My Braveheart edition PinePhone arrived a couple of days after a long journey and I've finally got some time to play with it. The first thing I wanted to do was test drive ubuntu-touch, the mobile version of Ubuntu maintained by the UBports community, and I figured I'd write about my experiences.

interface and responsiveness

My expectations were sensibly quite low given that it's still early days for the pinephone, but I've got to say, I was pleasantly surprised by how responsive and un-frustrating the UI is at this stage.

The keyboard, which sometimes was an issue for me when I tested postmarketOS, works 99% perfectly. There does appear to be a minor bug where keyboard sounds, when enabled in the settings, are only triggered on the first key press after the keyboard is opened. A low priority bug to be sure.

The app draw - displayed when swiping in from the left of the screen - feels intuitive and looks great. Much more convenient access to apps than android has. Swiping in the from the right of the screen gives a view of all running apps, allow you to swipe them up to close them. These two very gesture-based features are smooth and responsive and don't feel clunky at all.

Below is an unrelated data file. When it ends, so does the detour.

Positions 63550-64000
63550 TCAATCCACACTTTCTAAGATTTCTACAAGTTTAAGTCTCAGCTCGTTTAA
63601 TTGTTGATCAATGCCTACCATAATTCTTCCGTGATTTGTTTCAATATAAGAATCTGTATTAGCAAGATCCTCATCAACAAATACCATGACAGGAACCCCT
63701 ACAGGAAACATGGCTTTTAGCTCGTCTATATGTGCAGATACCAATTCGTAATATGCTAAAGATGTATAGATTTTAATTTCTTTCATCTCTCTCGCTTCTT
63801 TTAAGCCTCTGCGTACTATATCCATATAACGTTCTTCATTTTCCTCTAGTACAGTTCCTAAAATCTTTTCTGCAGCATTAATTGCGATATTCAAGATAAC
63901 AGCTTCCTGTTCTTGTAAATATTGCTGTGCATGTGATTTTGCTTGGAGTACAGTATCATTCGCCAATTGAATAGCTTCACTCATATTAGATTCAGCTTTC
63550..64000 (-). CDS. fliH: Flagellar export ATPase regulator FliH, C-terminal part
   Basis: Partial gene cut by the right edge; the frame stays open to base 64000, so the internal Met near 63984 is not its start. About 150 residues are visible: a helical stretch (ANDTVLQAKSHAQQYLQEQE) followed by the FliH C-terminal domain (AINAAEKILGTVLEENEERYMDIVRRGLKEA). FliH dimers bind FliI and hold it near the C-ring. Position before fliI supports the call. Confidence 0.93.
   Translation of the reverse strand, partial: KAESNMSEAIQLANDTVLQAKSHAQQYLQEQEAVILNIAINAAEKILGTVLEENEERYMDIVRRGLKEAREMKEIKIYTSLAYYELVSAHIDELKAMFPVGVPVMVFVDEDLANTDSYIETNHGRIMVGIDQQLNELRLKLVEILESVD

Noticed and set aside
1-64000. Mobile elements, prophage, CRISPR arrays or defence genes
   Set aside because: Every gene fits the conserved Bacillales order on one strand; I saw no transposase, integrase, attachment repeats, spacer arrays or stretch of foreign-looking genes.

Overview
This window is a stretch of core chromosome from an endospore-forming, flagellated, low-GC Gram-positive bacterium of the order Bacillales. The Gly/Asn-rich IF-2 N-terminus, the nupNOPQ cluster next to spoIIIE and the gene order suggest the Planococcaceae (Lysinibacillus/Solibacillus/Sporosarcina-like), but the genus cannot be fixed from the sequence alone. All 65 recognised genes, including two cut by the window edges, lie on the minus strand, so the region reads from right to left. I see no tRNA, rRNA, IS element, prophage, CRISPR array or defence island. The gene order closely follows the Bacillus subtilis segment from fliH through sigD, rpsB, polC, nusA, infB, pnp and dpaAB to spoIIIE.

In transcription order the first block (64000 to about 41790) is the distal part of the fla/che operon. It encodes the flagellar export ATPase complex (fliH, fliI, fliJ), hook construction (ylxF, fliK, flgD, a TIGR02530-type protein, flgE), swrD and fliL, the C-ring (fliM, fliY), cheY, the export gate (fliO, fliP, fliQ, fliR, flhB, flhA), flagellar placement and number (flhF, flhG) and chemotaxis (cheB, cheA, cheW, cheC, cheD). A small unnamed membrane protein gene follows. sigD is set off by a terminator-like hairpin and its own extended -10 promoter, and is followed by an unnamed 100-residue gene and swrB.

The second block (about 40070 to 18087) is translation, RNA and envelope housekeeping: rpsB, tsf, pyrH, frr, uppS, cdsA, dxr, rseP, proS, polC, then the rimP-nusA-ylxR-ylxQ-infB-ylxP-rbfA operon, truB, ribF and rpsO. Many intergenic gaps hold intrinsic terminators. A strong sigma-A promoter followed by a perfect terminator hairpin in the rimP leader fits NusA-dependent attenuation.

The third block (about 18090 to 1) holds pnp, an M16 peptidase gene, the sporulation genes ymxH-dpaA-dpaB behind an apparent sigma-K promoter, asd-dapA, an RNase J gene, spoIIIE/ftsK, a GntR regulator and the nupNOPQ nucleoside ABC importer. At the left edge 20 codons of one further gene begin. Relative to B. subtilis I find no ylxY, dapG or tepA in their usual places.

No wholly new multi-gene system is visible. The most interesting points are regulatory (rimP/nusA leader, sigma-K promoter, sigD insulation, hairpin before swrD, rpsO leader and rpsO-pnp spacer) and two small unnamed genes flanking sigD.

ubuntu-touch on pinephone: view of running apps

Dragging the bar at the top of the screen down (although not swiping down from off the top of the screen) dispays a number of informational tabs much like in android and iOS. There has been a little icon on the bar since it first booted suggesting a notifications pending, but the notifications tab is pretty convinced that that is not the case.

hardware

Much of the hardware is perfectly under control:

But some is not:

software

It does seem pretty strange, SSH-ing into and exploring a phone from my computer. Using apt to install tor or vim or whatever the hell I want. On my phone. That novelty is yet to wear off.

A dozen or so apps came pre-installed with ubuntu-touch, and more can be downloaded from the OpenStore. Many of these are simple web-apps, which has enabled a huge range of 'apps' to be created already. Though some are buggy (unsurprising, considering the webpages they display probably weren't designed with this in mind), they do serve as stepping stones between having no apps and eventually having native apps .

We are in the midst of an incredibly exciting time for linux smart phones, and I can't wait to see what the next few months bring us. I'm sure very soon we will have all the necessary components of the pinephone working smoothly, and once people make that transition to using it as a(n imperfect, yet functional) daily driver, the new apps and functionality will hopefully boom.


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